Monday 27 September 2010

Oracle and the Business of Java

Oracle now owns Java. But how do they view it as a business? As a Java Champion, I had some additional meetings at JavaOne which provide a slightly different take on this important topic. This also affects #bijava to some degree.

The Business of Java

JavaOne 2010 saw a new start for Java with Oracle in charge. Many of the same big names, now employed by Oracle instead of Sun, were there providing deep technical talks on the major Java topics. What was interesting is who else was there and what their roles were.

For most of us, being a senior technical lead or architect is not sufficient to enable us to implement our plans. Instead, we need a stakeholder from the business with a budget - typically a product manager.

Under Sun, I am informed that the product management side was minimal (please note that I don't have any links here, just heresay). Contrast this to Oracle, where there is a clear, separate and in control product manager for each key technology area in Java.

One public example of this was the Java FX talk, where Richard Bair was speaking on the technology changes. In the Q & A section, whenever an awkward or forward looking question was asked that implied commitment or spending money, he was able to bring his product manager up to answer that question. This isn't something I remember seeing with Sun.

At this point, your reaction might be "but I don't want business people in charge".

In my view, having a product manager is generally a Good Thing, and looks like working well for Java. The key aspect is the ability to treat Java as a product (both gratis and with paid support/extensions). The paid elements provide some of the funding going forward to invest in the elements that technologists want from the platform.

Moreover, the product manager provides an independent way to balance competing priorities. Clearly, there are many, many things that might be good enhancements to Java. Which ones should go ahead is not always obvious, and an external perspective is useful. Its also one that most of us outside Sun/Oracle deal with everyday.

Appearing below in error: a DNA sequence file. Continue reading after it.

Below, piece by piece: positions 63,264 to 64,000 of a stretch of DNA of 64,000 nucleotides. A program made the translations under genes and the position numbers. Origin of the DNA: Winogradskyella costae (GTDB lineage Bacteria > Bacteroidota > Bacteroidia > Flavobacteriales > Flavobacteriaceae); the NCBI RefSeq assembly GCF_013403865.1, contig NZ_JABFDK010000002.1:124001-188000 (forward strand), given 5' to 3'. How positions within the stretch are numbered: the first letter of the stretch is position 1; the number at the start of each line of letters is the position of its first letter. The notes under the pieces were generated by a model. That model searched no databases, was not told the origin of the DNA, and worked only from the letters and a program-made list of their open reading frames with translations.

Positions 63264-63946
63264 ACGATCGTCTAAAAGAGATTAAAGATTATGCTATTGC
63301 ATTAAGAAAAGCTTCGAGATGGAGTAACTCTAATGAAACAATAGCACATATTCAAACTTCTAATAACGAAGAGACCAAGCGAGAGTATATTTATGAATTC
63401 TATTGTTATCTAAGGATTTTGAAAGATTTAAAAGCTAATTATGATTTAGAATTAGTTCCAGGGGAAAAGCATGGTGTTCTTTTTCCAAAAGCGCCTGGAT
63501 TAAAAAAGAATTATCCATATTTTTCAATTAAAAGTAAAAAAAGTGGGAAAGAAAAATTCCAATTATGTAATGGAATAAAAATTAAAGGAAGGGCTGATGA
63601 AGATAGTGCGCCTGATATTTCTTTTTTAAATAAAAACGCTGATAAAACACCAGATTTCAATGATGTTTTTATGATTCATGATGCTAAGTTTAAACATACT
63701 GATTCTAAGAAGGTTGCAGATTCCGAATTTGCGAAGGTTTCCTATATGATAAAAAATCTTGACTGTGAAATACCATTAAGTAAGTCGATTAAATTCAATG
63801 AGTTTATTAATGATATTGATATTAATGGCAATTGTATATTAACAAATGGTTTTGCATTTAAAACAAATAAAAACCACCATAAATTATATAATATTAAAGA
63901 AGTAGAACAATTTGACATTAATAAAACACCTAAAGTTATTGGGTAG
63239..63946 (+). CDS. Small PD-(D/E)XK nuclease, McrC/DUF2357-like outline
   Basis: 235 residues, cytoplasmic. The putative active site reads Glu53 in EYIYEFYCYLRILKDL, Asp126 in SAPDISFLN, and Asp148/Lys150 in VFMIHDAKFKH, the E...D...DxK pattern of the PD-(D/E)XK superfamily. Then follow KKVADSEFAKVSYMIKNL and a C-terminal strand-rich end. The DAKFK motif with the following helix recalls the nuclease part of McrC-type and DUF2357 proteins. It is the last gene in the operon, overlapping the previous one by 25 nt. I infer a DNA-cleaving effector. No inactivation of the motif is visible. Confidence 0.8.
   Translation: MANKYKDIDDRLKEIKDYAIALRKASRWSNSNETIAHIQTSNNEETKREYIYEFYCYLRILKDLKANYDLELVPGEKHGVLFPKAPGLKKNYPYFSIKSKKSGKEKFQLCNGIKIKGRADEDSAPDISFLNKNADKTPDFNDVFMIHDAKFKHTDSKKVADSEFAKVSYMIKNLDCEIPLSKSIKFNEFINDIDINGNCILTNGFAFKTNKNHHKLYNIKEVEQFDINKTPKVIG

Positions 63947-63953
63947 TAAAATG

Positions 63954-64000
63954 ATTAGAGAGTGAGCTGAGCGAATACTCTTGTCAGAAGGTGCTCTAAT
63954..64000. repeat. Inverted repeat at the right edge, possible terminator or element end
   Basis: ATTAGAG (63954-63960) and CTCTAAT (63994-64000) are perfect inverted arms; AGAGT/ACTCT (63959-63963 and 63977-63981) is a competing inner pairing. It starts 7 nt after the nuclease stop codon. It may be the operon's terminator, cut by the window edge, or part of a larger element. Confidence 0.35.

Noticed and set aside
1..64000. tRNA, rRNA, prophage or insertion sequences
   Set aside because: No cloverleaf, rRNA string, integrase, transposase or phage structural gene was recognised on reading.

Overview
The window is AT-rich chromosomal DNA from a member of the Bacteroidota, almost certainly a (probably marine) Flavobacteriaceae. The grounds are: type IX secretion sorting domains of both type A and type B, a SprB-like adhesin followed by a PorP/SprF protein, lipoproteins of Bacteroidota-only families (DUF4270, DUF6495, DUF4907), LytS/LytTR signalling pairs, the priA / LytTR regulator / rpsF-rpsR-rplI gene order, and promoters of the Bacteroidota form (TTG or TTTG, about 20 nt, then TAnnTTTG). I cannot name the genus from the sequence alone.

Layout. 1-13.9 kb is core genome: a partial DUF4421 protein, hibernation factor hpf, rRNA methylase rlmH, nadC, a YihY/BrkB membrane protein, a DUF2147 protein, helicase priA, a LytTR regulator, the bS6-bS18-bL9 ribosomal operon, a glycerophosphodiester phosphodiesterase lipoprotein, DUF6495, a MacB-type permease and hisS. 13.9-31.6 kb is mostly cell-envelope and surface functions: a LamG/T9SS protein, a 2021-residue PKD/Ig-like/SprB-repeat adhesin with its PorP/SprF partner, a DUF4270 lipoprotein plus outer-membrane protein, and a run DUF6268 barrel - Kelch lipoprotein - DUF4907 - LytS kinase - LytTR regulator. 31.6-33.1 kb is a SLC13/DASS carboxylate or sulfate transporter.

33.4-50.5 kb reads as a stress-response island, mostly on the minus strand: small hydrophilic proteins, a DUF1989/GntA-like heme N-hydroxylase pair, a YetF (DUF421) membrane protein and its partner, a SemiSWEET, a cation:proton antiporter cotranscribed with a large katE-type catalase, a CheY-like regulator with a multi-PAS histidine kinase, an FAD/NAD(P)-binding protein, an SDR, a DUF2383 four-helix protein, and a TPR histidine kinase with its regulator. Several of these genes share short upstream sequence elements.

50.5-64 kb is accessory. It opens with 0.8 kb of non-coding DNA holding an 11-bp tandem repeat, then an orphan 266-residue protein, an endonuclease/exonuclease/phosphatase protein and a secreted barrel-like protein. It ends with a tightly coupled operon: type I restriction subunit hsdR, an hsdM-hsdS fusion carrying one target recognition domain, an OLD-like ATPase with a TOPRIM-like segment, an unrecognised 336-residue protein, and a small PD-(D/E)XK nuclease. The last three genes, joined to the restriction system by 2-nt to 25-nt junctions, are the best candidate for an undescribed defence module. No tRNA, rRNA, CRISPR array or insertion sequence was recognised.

One way that the analysis and investment decisions can be made is by Cost-Benefit-Analysis (CBA). Oracle has about 100,000 employees. Of these, lets say 10% (10,000) are Java developers (there are many, many deveopers working on Oracle Java-based products). It should be clear that any change that make a developer even 1% more productive would have massive savings just within Oracle itself (thanks to the 10,000 in-house deveopers). As such, many changes or enhancements can probably be justified simply on an internal CBA.

To emphasise the point, there is no need to say "change X will save the industry Y million dollars per year". Instead, there can be a calculation that says that the change will save Oracle Z million dollars per year. Clearly, such an analysis is much more useful.

I have been reassured in conversations that this does not place product managers in absolute power. More specifically, the technical leaders (whose names we all know), will also have a say in what goes ahead and what doesn't. I saw no signs that the product manager will be deciding the syntax of Project Lambda for example!

In terms of #bijava, the point here is simply that to move forwards with a break in compatibility requires both technical and business buy-in. But there are also good business reasons for that break - competition, market-share, productivity of those 10,000 developers, and against - risk, cost. Balancing those competing elements is probably more a product decision than a straight technical one, so it is actually useful to have these new product leaders in place.